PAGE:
Woman escapes jail over drug deals

A judge has suspended the jail term of an Albion Park Rail woman caught up in a large-scale drug-supply ring, citing exceptional circumstances.

Lawyers for the woman, who cannot be named for legal reasons, detailed a significant history of trauma and the breakdown of a long-term relationship as contributing factors to her descent into drug taking and, ultimately, her foray into the world of dealing ecstasy in 2013.

A sitting of the District Court in Sutherland heard the now 23-year-old woman had grown up in a loving and supportive family and had excelled at school. However, she was sexually assaulted at the age of 15, leading her to experience depression and anxiety.

She became involved with a man shortly after the assault and the pair remained together for about six years, but the relationship was "rocky" and fraught with domestic violence. The pair had a child together.

The court heard the woman had briefly smoked cannabis in her late teens. However, she started smoking again and using harder drugs more frequently after her relationship with her daughter's father broke down in 2012.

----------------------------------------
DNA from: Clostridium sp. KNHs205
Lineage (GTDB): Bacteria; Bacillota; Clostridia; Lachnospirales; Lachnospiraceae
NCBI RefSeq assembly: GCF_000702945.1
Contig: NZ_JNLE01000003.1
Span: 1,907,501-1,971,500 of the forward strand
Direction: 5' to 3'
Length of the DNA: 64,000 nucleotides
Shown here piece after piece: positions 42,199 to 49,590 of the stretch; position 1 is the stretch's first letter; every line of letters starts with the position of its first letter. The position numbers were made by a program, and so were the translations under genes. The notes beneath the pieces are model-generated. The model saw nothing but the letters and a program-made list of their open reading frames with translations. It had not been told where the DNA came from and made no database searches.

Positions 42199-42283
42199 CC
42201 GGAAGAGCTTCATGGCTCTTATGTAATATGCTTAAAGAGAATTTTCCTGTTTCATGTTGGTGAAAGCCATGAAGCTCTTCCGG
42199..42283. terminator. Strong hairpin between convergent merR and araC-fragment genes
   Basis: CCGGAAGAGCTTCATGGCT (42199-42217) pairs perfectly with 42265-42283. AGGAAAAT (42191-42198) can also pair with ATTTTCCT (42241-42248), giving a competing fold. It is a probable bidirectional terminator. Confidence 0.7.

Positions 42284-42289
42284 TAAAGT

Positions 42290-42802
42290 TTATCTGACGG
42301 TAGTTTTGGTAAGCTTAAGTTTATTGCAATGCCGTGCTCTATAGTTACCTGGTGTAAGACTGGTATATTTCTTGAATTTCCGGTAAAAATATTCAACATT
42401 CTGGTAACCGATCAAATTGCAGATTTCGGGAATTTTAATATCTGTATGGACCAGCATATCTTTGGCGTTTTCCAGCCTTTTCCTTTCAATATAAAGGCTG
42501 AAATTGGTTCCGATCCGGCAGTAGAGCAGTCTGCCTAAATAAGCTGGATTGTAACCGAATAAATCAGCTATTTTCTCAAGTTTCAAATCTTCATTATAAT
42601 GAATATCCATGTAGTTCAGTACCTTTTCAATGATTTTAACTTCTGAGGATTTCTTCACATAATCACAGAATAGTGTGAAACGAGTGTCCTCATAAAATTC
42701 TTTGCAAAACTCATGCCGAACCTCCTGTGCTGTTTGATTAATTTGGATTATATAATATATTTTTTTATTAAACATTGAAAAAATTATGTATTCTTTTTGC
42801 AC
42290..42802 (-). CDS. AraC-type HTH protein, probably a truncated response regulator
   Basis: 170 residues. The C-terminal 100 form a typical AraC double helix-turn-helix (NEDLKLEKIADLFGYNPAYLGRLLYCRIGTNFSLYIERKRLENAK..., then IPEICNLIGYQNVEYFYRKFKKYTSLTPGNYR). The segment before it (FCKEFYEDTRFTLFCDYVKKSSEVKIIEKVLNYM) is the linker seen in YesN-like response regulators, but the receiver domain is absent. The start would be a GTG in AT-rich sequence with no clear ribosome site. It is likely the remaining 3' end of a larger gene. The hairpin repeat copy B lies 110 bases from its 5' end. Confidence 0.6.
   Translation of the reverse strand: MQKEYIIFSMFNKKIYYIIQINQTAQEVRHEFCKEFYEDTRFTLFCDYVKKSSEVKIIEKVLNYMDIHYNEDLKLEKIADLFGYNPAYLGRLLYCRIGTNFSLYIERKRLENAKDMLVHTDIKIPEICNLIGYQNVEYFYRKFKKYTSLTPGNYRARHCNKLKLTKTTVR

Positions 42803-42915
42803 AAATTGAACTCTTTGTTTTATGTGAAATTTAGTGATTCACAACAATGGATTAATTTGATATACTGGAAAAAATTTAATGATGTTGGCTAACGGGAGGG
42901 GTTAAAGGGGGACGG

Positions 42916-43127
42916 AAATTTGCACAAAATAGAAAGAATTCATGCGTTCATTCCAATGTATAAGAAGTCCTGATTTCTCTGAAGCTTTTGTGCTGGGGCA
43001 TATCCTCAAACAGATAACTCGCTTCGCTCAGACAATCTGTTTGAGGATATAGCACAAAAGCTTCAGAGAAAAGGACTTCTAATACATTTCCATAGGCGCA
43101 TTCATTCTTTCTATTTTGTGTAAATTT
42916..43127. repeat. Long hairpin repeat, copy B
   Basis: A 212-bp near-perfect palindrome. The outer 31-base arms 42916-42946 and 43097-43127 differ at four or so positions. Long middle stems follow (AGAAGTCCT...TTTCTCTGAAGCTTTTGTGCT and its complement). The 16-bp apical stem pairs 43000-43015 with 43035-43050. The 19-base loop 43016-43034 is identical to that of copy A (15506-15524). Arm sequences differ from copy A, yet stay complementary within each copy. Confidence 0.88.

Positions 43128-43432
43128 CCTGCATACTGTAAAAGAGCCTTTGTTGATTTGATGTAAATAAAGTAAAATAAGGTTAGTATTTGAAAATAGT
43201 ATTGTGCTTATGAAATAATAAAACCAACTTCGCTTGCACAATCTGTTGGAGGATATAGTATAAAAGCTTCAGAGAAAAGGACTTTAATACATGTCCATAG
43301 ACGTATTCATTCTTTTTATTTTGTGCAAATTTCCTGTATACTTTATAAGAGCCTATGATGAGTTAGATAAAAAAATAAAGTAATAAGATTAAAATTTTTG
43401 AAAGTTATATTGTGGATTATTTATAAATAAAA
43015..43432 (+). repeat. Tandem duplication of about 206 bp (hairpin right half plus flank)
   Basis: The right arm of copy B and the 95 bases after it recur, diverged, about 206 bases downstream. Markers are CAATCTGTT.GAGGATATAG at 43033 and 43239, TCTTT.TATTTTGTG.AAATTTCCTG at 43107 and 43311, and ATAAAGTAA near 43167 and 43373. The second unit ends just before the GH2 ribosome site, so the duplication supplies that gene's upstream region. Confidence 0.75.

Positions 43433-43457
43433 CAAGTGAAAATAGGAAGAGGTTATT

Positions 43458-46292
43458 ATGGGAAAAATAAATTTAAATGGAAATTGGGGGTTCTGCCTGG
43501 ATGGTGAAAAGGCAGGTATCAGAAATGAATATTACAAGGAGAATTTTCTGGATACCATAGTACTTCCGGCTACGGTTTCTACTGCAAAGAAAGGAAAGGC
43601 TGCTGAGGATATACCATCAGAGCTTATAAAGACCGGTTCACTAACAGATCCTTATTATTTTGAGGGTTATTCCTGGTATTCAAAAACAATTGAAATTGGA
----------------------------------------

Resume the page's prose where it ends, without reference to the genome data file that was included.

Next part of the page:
During 2013, he took their child away from her on three occasions for up to two months at a time, including during the period in which she committed the dealing offences.

Judge Paul Conlon accepted suggestions from the woman's lawyer that her traumatic history, mental-health issues and the breakdown of her relationship and separation from her child had made her emotionally vulnerable, and she had been largely influenced by one of the supply ring's main contributors.

The court heard the woman was considered a "low-level supplier" in the drug chain, playing a minor role overall, and came to the attention of police during a larger drug investigation.

However, Judge Conlon noted that since her arrest, the woman had gone about a large transformation, cleaning up her life and seeking extensive and ongoing treatment and counselling for her problems.

She told a psychologist she was extremely remorseful for her actions: "It was the biggest mistake of my life . . . I lost time with my family . . . I regret it so much."

In handing the woman a two-year suspended jail sentence, Judge Conlon said a "powerful subjective case" had been presented on her behalf and he noted she was "well and truly on the path to rehabilitation".